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New Colby College/SurveyUSA poll in Maine: Trump and Clinton neck-and-neck


On October 10, Colby College/SurveyUSA released the results of a new poll, in which respondents from Maine were asked for whom they will vote: Republican nominee Donald Trump or Democrat nominee Hillary Clinton.

Colby College/SurveyUSA poll results




Of those who responded, 42.0% said that they will vote for former First Lady Hillary Clinton, while 39.0% declared that they would give their vote to businessman Donald Trump.

The poll was in the field between September 4 and September 10. The sample size was 779 likely voters. There is a sampling error of +/-3.6 percentage points. Considering this error margin, the race is currently a statistical tie.

Putting the results in context

As any other method, polls are subject to bias. As a result, don't be too confident the results of a single poll. Instead of relying on results from single polls, the best practice scientific advice is to rely on combined polls or, even better, a combined forecast that relies on forecasts from different methods, each of which draws upon different data.

In order to make the results comparable to forecasts from benchmark methods, you can convert them into two-party vote shares. This yields figures of 51.9% for Clinton and 48.2% for Trump.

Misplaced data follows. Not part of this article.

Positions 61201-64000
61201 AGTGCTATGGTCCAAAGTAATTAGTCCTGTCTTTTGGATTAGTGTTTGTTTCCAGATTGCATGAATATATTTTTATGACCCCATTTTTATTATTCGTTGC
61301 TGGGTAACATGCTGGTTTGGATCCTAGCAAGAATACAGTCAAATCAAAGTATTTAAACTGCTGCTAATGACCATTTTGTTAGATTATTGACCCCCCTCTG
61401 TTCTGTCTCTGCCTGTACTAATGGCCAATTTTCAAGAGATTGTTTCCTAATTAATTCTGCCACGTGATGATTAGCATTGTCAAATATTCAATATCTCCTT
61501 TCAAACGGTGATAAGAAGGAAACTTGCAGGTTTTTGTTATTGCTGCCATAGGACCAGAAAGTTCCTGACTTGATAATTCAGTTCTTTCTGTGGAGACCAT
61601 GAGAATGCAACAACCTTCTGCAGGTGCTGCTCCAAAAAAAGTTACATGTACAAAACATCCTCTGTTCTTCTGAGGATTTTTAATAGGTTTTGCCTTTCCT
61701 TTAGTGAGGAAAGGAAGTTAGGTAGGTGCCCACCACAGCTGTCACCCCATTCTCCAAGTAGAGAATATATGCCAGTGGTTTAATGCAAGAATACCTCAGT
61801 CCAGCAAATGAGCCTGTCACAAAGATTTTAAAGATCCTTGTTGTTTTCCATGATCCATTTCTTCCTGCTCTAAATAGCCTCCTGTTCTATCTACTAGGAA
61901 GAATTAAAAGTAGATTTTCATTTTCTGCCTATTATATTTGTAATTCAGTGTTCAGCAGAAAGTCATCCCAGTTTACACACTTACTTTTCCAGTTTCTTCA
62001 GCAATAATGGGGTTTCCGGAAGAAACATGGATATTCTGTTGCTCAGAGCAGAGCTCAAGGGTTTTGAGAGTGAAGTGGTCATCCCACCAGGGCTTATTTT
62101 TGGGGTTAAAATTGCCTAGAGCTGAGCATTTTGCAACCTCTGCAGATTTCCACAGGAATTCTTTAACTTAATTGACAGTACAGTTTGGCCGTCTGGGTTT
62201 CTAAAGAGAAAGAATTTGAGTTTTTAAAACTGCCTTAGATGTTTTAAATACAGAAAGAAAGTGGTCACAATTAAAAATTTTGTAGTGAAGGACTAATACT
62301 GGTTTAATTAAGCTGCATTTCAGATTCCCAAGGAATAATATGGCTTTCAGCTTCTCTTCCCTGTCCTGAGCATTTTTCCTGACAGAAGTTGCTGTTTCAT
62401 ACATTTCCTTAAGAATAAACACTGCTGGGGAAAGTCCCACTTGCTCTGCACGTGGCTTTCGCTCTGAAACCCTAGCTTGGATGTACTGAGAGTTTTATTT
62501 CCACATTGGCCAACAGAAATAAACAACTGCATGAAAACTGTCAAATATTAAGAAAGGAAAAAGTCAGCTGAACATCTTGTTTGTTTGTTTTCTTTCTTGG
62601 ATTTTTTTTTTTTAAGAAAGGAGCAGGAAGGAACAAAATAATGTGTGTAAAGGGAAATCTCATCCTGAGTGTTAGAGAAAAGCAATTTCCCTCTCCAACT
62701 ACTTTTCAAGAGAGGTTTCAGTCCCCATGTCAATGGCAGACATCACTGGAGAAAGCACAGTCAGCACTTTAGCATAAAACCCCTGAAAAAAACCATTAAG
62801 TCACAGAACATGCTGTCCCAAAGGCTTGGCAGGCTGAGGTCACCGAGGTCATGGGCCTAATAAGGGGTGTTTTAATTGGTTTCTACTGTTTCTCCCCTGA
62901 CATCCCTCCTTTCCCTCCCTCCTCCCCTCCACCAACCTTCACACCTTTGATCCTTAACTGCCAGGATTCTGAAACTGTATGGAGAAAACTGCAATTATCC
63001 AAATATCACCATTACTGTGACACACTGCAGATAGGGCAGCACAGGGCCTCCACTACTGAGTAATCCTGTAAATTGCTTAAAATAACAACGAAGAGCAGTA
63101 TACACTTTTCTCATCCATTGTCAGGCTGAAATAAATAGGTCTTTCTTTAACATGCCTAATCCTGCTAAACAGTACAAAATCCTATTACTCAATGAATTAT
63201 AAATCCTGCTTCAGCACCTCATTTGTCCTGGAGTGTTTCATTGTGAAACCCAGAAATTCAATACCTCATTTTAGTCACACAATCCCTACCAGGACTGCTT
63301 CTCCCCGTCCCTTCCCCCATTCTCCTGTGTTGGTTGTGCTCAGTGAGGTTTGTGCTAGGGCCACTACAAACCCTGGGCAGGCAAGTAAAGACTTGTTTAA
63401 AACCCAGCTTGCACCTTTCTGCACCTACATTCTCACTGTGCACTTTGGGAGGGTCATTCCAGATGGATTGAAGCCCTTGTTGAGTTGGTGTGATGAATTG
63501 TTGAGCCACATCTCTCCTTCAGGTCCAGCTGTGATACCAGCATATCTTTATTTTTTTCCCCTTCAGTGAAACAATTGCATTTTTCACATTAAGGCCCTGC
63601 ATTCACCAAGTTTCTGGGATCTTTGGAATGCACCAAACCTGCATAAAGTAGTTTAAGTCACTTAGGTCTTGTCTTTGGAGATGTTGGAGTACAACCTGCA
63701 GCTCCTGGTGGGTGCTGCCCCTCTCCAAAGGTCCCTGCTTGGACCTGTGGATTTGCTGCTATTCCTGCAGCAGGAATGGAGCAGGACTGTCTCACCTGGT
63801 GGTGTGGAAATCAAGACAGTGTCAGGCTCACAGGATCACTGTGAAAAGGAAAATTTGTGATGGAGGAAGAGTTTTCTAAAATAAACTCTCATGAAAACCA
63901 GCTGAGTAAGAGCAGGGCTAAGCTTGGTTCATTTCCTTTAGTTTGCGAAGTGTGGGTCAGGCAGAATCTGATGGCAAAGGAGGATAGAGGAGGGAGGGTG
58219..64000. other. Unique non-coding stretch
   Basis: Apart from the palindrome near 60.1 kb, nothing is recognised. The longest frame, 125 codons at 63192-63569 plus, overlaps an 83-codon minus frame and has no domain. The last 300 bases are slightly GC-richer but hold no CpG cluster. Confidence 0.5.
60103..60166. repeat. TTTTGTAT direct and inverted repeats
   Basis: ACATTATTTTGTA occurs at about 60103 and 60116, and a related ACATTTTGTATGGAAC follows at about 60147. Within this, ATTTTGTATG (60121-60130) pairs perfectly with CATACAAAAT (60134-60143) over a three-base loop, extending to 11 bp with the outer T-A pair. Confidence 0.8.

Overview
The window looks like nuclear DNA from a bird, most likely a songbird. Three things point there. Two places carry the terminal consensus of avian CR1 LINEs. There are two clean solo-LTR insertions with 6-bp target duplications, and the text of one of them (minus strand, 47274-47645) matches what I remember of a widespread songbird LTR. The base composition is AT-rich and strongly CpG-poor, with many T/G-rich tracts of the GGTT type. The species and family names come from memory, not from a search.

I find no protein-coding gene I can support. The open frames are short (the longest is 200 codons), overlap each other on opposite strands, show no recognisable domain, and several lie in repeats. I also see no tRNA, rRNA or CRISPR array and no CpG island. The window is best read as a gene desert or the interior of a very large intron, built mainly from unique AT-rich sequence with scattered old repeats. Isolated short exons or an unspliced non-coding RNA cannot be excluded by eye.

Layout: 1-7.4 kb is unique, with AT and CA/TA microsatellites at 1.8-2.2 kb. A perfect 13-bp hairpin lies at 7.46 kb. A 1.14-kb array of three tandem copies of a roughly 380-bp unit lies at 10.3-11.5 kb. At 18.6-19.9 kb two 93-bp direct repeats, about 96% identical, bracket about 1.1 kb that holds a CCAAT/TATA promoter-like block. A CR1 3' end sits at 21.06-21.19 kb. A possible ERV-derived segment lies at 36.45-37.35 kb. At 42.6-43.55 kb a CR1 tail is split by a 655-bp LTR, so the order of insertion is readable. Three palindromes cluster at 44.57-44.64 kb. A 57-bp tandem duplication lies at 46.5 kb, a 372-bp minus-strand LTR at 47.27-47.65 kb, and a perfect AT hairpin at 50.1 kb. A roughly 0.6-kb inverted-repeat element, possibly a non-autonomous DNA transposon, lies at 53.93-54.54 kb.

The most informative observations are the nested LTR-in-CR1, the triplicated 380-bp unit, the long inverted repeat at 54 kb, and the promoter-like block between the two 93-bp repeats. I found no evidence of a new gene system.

Results in comparison to other polls

Looking at an average of Maine polls, Clinton's current two-party vote share is at 53.2%. In comparison to her numbers in the Colby College/SurveyUSA poll Clinton's poll average is 1.3 percentage points higher. This difference is within the poll's error margin, which suggests that the poll is not an outlier.

Comparison to the combined PollyVote

The most recent PollyVote forecasts Clinton to gain 54.6% of the two-party vote in Maine. That is, Polly's combined forecast is 2.7 points above her polling numbers. The PollyVote forecast is therefore in line with the poll's margin of error.

This article was automatically generated by the PollyBot, which uses algorithms developed by AX Semantics to generate text from data stored in our API. The exact dataset underlying this particular article can be found here.

Please let us know if you find any typos, missing words, or grammatical errors. Your feedback helps us to further improve the quality of the texts.

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